It's time for another blog post, this top tip article came to my mind after the covid-19 lockdowns created some amazing accessibility for the arts that has never been considered before. It was born out of necessity to continue the performing arts going whilst we were all inside our homes, but now the light is being cast on producers to create more accessible shows for all - performers and patrons. As a producer myself, I was curious to know how to make the shows I create more accessible so more people can enjoy them, regardless of ability. I asked NZ performer, producer and disabilibabe Rosie Roulette to illuminate some ideas for producers to create some more accessibility in the performing arts. Here's what she had to say (remember to follow Rosie on her socials - found at the bottom of this post).
Rosie Roulette is a kiwi singer/songwriter, burlesque and cabaret performer, producer and disability advocate. She graduated from the National Academy of Singing and Dramatic Art (NASDA) in 2013 and moved to Melbourne in 2014. For the past few years, in addition to creating art, she has spent a lot of her time advocating for the rights of chronically ill and disabled people both online and in real life. She also has a busking act where she performs as a disabled princess singing Disney and show tunes, known
simply as The Dizzy Knee Princess, a nod to symptoms of two of her conditions, POTS and Ehlers Danlos Syndrome.
(photo by Empress Eyrie)
Here are Rosie's Top Tips For Creating More Accessible Shows:
1. The Venue.
Is your venue accessible? And I mean really accessible for all people? Disability isn't limited to just people who use wheelchairs, it covers a wide spectrum of mobility and other issues. Wheelchair accessibility is not just whether the venue has a ramp or a lift, you also need to think about how a wheelchair user is able to access that lift or ramp and how easy it is for them. A single step for example in front of a lift or ramp is not accessible, neither is a long detour around the back of a venue and down an alleyway in order to reach an elevator. And once inside, also consider if the bathrooms and other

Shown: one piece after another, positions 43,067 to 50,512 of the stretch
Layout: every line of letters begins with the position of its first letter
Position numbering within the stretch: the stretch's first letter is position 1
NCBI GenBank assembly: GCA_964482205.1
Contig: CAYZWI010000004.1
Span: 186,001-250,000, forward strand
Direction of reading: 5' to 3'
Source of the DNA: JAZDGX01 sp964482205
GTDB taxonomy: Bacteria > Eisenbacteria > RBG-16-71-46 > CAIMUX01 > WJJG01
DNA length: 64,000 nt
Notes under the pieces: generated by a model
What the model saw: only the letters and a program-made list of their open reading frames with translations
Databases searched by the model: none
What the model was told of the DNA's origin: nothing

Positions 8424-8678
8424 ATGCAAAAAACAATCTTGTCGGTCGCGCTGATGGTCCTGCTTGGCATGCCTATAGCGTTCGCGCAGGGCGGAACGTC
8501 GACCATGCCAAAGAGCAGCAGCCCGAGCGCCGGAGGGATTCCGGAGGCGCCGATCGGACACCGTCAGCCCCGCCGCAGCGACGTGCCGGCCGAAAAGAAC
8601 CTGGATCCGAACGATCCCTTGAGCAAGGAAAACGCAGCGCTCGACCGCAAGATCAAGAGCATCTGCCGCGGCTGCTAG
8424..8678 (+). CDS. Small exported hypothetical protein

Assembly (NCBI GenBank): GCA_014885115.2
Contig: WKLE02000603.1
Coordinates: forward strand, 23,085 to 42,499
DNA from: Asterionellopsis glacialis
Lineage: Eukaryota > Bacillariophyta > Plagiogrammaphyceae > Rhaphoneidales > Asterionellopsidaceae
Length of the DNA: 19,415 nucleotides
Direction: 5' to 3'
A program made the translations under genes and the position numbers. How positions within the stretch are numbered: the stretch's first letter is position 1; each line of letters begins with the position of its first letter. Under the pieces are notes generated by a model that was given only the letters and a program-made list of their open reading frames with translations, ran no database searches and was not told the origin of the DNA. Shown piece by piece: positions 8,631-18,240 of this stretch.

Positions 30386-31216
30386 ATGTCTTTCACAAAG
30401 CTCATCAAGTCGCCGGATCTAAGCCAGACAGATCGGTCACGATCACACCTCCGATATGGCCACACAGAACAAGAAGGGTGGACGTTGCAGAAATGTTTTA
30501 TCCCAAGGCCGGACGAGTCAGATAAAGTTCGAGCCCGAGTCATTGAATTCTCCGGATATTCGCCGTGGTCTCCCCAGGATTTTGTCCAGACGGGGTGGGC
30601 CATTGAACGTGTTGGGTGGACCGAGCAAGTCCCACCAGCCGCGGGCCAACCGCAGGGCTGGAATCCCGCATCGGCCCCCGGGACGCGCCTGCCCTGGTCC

amenities are accessible for wheelchair users and people with other mobility issues. Whether or not the venue has adequate seating with back support and whether it can be easily accessed by public transport is also important.
2. Provide Accessibility Info On Your Event.
Regardless of whether or not you can secure a fully accessible venue, you should always endeavour to list accessibility info wherever your event is listed. Simply stating whether or not your venue is wheelchair accessible and how audience will have to enter the space, whether that be by a single step at the front door or by a flight of stairs, can save your disabled audience a lot of hassle. Also consider listing information for people with other types of disability such as blindness, deafness or ASD, would your show be suitable for them? Is your show made up of primarily visual or audio components, and could it be enjoyed by someone with a visual impairment for example? Taking the time to list all the relevant information for disabled folks can also encourage people who otherwise might not have looked twice at your event to come, provided that your venue is accessible for their particular disability. Also list a contact for people to ask further questions on whether their disability can be accommodated.